Other work-life programs in use by U.S. employers are Job Sharing (25 percent), Leave for School Functions (24 percent), On-site Health Services (23 percent) and Telecommuting (20 percent), Work-life Seminars (15 percent) and Child Care Referral Programs (14 percent).

Effectiveness and Use of Work-life Programs

Work-life Program

Effectiveness Rating

(1: Not Very Effective to 5: Very Effective)

Percent Use

Flexible Scheduling



Compressed Work Week



Leave for School Functions



On-site Health Services






Job Sharing



Employee Assistance



Wellness Programs



Work-life Seminars



Child Care Referrals



On average, employers report that they have 3.4 work-life programs in place. The survey also found that the organizations with "good" to "very good" morale tend to offer a greater number of work-life programs (3.6) than those with "fair" to "poor" morale (3.1).

Effectiveness and Use of Absence Control Programs

The 2000 CCH Unscheduled Absence Survey also explored absence control programs and found that the most effective way to curb unplanned absences is to give employees more control over their time.

According to HR professionals, programs that encourage proactive, cooperative absence planning between employers and employees are the most effective means of controlling absences.

Here again, however, the survey found there was a disconnect between programs that HR professionals believed to be effective and those that employers actually put into use.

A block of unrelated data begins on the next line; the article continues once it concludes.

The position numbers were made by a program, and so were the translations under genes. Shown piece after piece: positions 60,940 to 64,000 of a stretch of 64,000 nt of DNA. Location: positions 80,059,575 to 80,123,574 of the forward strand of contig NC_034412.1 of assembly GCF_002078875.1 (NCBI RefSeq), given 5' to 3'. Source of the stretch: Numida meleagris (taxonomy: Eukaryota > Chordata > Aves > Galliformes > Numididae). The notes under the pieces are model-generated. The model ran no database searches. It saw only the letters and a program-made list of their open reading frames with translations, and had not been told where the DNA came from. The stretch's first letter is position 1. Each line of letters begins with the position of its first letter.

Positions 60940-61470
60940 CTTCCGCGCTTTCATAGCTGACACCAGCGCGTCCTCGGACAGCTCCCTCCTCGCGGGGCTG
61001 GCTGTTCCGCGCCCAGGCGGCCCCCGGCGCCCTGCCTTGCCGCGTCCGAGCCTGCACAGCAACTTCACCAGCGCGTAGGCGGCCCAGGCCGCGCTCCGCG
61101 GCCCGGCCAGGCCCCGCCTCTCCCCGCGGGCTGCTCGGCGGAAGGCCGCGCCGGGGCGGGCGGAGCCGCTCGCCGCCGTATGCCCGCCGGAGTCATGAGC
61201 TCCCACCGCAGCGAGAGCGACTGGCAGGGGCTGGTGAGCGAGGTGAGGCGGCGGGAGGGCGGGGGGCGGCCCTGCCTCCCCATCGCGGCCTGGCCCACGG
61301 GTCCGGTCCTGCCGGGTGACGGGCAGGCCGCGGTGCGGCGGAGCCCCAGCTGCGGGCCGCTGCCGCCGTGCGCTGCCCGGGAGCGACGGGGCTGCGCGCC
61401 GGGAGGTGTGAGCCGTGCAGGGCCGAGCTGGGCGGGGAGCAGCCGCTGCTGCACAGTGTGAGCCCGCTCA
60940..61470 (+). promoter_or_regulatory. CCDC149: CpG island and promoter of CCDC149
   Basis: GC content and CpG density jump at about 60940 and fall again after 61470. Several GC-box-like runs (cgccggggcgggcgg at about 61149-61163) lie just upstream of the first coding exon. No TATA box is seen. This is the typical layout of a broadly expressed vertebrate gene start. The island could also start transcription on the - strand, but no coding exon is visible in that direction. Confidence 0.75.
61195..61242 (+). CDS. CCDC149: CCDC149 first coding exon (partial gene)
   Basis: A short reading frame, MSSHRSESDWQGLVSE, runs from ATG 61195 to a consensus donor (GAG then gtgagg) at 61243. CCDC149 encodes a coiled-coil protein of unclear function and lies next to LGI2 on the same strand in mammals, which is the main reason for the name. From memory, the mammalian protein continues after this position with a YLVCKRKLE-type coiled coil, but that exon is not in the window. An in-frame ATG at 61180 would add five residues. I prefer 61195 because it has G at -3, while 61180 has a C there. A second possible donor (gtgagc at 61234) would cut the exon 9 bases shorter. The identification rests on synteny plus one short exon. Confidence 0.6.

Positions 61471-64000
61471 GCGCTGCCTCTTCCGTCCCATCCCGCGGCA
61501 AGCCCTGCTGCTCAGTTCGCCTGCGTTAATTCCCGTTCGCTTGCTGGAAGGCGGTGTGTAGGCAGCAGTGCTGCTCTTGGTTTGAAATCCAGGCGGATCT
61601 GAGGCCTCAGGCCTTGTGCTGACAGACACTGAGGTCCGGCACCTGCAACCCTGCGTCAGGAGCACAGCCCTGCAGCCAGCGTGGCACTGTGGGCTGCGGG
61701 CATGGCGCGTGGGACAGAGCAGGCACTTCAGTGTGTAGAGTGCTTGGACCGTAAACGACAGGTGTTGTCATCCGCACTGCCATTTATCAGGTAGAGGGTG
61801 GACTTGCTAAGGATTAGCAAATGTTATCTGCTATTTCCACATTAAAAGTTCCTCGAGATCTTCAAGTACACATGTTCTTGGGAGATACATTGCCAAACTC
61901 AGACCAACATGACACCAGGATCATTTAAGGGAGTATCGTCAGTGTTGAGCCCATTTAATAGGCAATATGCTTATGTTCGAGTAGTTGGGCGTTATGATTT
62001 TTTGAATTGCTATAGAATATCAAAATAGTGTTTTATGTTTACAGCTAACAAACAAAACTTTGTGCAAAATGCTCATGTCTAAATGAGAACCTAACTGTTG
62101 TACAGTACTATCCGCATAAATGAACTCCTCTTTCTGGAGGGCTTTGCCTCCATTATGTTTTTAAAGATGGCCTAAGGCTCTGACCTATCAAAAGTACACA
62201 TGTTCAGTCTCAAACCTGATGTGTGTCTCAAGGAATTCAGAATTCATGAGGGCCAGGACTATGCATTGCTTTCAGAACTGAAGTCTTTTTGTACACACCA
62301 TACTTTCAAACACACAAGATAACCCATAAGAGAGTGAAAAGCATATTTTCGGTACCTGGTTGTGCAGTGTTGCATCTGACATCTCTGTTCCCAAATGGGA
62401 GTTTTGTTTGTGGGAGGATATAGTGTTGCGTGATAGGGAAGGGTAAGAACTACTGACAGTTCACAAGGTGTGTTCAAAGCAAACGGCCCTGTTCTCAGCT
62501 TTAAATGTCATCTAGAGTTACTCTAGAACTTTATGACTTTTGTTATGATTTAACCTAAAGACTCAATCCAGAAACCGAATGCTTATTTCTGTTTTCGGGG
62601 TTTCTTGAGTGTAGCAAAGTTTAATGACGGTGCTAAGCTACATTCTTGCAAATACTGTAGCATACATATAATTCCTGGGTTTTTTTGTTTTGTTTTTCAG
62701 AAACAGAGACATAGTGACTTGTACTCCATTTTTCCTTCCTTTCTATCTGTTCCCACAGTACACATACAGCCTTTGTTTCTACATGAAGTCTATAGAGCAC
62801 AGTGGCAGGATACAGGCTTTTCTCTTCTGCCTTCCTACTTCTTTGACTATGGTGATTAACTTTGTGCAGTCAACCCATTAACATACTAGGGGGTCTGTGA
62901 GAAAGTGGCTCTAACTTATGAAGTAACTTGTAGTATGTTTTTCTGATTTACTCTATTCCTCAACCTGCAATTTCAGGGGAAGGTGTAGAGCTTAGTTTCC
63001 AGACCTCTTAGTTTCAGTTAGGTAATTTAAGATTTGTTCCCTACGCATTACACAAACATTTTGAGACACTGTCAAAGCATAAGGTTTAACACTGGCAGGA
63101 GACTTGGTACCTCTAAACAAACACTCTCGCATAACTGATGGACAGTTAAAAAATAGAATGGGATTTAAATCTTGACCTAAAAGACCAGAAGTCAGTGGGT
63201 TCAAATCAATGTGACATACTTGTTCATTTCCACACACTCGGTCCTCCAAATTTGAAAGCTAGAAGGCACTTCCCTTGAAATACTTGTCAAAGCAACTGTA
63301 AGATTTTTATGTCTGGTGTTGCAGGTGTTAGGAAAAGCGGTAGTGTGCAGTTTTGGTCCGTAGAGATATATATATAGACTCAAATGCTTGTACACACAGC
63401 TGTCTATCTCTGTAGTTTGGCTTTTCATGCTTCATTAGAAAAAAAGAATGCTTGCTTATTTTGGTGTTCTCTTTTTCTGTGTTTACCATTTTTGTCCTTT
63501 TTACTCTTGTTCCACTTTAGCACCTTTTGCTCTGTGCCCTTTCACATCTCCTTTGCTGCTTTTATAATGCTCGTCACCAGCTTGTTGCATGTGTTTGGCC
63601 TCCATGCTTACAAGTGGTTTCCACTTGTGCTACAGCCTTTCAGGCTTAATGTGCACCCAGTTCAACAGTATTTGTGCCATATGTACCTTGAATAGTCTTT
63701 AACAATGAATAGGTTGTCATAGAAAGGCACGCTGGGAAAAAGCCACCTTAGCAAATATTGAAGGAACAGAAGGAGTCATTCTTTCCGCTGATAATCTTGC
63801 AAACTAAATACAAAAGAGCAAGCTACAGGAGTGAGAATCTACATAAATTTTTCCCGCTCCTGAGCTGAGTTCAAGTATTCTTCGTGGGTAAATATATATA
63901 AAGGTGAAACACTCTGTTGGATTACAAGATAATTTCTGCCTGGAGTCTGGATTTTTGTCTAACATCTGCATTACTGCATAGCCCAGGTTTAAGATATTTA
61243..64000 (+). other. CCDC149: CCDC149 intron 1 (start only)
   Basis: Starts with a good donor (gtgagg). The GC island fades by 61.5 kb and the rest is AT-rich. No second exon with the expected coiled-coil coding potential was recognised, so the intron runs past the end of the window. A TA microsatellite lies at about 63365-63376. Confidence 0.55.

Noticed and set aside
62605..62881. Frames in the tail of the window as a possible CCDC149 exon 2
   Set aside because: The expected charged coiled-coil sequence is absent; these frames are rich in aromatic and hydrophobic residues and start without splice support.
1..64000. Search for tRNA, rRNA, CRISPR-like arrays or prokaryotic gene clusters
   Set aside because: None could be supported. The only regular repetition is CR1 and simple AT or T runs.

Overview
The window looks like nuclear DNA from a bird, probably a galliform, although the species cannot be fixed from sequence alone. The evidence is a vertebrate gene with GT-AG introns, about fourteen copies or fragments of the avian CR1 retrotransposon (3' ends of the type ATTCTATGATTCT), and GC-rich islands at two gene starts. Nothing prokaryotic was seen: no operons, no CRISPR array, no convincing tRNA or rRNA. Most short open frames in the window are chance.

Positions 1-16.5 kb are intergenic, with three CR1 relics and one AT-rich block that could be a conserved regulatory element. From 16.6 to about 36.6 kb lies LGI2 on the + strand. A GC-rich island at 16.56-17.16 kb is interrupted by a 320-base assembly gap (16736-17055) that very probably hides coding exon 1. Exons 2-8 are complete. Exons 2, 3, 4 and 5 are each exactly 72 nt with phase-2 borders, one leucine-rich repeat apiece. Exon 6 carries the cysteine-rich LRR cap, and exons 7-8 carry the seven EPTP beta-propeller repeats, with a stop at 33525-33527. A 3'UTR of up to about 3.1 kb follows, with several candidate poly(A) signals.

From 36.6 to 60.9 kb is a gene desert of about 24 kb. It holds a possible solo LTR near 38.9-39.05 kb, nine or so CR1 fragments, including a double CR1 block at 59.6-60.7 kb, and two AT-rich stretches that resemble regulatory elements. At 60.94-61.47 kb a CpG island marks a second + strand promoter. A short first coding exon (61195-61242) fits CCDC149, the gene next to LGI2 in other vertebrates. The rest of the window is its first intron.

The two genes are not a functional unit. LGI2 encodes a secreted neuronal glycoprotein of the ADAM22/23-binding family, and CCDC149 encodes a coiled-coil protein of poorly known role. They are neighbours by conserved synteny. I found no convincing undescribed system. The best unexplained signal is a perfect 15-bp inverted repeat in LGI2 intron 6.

Paid Leave Banks (also known as Paid Time Off Programs) are seen by HR professionals as the most effective absence control program, with an effectiveness rating of 3.9. Paid Leave Banks provide employees with a bank of hours to be used for various purposes instead of traditional separate accounts for sick, vacation and personal time.

"Paid time off programs are seen as the most effective way to avoid unscheduled absences because employees have control over how they use their days off and, working with their manager, they can plan ahead to meet upcoming personal obligations or needs," said Kaylor. "Under a traditional sick-leave policy, an employee wanting to conserve vacation days may be tempted to call in ‘sick’ at the last minute for a personal appointment he or she may have known about well in advance."

No-Fault Systems are seen as the next most effective program, with a rating of 3.7. No-Fault Systems limit the number of unscheduled absences allowed, regardless of circumstances, and take specific disciplinary actions if that number is exceeded.

Employers found Disciplinary Action to be the next most effective program, (3.5), with Buy Back programs close behind (3.4). Under a Buy Back program employees are compensated for the allotted time off that they do not use.

Employers gave the Yearly Review process a 3.2 effectiveness rating, with Personal Recognition and Bonus programs tied at 3.1.

Although Paid Leave Banks were rated the most effective absence control programs by survey respondents, only 21 percent of the organizations offer them to employees, down from 27 percent in 1999.